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Choosing Statistical Model to Handle Count Data with Different Proportions of Zeros
More understanding of models for count data is of importance and especially if the data has significant zeros, that is, zeros that cannot just be ignored as they give important information.
By Alexander Kasyoki Muoka, Anthony Gichuhi Waititu and Oscar Owino Ngesa
Nov. 7, 2016

More understanding of models for count data is of importance and especially if the data has significant zeros, that is, zeros that cannot just be ignored as they give important information.

In a recent paper by authors Kasyoki, Ngesa & Waititu, the performance of different count data models under data sets with different proportions of zeros was investigated. Different count data may possess different characteristics and therefore cannot be used with particular count data models. One of the common assumptions has been that all count data follows Poisson distribution and therefore the mean and the variance are equal. However, this is not the case as the data may show some deviation from this assumption. Another case is whereby particular count data models can handle data with a particular amount of zeros. In some cases these zeros cannot be ignored because they are of great importance as they are meaningful. The authors applied a simulation technique whereby the Akaike Information Criterion (AIC) was used to compare the models goodness of fit to the simulated data sets.

Poisson, negative binomial and Hurdle models were compared under the different data sets. Particularly data sets with 0.05, 0.10, 0.25, 0.50, 0.75 and 0.90 proportions of zero were simulated. The different data sets were found to be over-dispersed in the sense that the variance was greater than the mean. This differed from the common assumption of the Poisson model that the mean and the variance should be equal.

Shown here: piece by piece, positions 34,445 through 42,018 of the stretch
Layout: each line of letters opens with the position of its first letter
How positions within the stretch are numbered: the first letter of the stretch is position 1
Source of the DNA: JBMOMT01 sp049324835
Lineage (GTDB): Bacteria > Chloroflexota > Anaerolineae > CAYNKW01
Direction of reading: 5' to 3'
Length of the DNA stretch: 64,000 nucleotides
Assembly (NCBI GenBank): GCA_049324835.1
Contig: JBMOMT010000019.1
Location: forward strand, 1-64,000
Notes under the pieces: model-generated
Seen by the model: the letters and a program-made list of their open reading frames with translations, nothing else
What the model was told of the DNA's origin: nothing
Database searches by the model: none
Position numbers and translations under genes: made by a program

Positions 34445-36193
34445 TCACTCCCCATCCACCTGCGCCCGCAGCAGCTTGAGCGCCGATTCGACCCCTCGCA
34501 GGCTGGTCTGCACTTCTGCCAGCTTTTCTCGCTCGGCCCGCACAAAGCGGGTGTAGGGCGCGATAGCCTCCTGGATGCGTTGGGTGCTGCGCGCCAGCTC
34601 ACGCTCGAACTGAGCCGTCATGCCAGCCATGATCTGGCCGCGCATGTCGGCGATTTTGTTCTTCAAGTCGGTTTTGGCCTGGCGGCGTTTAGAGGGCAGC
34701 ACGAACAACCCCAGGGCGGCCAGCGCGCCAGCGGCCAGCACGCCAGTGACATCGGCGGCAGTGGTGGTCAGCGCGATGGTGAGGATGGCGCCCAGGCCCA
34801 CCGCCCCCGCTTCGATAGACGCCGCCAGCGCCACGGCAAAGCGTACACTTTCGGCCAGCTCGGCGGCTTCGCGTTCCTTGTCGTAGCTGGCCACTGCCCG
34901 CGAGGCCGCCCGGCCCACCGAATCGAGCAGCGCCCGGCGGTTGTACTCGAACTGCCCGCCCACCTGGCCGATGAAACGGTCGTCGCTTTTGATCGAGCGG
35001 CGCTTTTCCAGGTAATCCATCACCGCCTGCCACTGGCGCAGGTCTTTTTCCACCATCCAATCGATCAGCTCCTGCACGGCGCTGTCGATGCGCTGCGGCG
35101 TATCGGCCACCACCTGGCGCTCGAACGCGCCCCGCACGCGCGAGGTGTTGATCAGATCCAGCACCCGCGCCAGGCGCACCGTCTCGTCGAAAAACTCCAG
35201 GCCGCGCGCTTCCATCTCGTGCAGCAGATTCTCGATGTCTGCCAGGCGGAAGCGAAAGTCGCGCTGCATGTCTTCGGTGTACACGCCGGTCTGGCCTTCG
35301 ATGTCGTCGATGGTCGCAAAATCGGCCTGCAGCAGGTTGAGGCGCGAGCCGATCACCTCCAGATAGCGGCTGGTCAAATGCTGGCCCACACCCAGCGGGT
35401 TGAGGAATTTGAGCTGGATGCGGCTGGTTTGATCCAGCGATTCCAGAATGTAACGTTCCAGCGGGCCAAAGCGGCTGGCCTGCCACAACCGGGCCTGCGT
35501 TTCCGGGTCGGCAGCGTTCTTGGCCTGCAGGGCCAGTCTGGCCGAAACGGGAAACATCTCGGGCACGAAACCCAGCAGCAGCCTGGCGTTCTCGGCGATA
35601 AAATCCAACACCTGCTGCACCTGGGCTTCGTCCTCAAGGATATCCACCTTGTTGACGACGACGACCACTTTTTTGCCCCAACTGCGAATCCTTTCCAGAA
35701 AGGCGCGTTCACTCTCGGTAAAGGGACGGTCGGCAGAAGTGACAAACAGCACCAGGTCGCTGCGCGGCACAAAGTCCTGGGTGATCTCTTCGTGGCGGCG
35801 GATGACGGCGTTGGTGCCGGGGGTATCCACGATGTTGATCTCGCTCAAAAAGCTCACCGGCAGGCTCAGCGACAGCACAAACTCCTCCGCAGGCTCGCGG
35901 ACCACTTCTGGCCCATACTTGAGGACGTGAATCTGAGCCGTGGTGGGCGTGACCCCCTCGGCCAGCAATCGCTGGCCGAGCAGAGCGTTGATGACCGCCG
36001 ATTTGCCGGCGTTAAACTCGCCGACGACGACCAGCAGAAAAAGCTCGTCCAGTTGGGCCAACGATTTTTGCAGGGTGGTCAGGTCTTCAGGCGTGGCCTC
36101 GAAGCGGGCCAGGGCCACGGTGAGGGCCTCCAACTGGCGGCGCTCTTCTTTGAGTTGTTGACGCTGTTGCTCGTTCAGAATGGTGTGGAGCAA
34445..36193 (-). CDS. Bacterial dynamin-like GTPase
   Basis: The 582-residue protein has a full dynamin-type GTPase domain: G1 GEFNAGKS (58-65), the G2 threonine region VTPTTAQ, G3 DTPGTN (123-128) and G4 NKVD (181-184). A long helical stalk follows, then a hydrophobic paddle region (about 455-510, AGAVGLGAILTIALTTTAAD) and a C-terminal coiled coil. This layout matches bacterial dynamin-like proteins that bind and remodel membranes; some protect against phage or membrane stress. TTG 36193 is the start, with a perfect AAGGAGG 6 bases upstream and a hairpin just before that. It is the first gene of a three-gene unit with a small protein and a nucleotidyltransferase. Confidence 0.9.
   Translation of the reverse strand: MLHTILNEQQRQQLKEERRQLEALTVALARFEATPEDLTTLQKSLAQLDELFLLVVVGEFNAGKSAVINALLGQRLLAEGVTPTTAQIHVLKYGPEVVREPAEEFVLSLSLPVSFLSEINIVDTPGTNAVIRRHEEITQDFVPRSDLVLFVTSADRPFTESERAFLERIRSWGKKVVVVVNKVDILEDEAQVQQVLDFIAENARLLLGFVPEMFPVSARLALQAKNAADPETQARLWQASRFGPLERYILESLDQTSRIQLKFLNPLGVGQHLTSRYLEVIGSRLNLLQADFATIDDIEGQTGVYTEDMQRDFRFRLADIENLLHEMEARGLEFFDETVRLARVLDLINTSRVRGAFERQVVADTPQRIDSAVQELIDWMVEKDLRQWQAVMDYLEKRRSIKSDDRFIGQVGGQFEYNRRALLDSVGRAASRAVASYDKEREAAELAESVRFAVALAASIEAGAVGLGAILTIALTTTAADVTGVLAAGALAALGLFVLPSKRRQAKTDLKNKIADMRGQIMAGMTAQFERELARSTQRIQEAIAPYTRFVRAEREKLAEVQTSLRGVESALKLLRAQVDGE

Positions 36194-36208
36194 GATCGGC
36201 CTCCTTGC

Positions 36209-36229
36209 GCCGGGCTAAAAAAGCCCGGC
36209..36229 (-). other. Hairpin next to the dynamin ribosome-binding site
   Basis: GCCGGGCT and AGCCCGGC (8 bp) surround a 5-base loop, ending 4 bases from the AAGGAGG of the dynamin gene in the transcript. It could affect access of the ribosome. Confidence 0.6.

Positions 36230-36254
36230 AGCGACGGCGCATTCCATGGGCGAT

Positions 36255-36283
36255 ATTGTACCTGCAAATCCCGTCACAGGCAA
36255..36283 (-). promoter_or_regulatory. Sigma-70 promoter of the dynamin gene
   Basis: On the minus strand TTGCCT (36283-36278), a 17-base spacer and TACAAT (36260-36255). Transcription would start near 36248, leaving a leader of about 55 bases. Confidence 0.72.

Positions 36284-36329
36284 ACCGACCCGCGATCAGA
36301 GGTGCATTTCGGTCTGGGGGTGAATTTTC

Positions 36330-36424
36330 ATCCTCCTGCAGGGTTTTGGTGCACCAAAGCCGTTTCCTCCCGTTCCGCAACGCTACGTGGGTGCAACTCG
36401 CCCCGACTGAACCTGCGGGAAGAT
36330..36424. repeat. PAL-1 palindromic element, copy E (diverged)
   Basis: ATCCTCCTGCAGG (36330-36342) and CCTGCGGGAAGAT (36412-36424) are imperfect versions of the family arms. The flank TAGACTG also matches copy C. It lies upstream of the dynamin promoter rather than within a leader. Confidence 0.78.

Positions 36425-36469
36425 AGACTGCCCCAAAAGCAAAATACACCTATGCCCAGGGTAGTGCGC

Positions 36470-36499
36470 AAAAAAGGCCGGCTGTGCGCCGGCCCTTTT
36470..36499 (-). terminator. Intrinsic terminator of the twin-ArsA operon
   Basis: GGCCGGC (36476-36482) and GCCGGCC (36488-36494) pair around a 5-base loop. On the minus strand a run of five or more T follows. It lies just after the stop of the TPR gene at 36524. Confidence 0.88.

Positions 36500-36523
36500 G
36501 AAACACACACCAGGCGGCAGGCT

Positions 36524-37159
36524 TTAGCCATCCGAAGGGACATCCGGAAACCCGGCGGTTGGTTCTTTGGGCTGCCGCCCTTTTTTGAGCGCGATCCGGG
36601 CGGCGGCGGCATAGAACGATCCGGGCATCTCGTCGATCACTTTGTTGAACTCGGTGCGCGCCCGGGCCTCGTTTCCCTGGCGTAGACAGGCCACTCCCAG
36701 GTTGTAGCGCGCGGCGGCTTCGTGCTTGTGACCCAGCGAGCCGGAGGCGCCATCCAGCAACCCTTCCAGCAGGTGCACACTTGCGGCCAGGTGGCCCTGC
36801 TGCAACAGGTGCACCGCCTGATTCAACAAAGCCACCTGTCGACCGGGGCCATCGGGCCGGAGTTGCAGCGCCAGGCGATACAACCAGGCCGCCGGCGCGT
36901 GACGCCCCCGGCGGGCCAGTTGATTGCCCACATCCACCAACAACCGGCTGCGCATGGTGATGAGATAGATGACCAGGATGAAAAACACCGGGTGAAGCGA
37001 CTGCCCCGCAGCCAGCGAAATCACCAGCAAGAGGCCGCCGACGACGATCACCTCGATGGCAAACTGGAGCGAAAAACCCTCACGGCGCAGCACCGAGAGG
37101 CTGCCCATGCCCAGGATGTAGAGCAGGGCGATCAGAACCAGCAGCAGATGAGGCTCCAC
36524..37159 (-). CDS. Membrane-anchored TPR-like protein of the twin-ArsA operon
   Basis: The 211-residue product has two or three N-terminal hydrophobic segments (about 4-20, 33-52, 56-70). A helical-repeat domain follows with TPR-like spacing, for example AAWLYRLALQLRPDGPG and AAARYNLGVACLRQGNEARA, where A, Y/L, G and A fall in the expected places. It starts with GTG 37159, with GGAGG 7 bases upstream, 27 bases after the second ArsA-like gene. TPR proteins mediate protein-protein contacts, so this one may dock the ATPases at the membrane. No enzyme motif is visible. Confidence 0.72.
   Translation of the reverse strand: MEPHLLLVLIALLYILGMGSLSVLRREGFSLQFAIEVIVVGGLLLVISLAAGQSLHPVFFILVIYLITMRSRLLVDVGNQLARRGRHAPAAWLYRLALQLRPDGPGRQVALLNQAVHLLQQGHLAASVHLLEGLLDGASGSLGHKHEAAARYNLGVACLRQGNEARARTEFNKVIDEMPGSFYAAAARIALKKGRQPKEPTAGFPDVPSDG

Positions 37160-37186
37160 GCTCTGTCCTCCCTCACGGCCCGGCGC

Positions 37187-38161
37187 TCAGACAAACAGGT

AIC is usually interpreted in the “lower is better” fashion. The results showed that Poisson model performed poorly for the over-dispersed count data sets as it had higher AICs. Negative binomial performed better in the over-dispersed count data sets which had approximately below 0.3 proportion of zero. Hurdle model fitted better in data sets with 0.3 and above proportion of zero.

Kasyoki, Ngesa & Waititu therefore suggested that in modeling any count data, the researchers and other practitioners should always consider the zero proportion. The authors also suggested that if the count data is over-dispersed and the proportion of zero counts in it is below 30% then negative binomial model should be used, otherwise for higher percentages or proportions of zeros, hurdle model should be used. The results of the above graph can therefore be used as a benchmark for choosing the best model for handling over-dispersed count data with different proportions of zeros.


Alexander Kasyoki Muoka, Anthony Gichuhi Waititu: Department of Basic and Applied Sciences, Jomo Kenyatta University of Agriculture and technology-Westlands campus, Kenya.
Oscar Owino Ngesa: Taita Taveta University College, Kenya.

A paper about the study appeared recently in the Science Journal of Applied Mathematics and Statistics.

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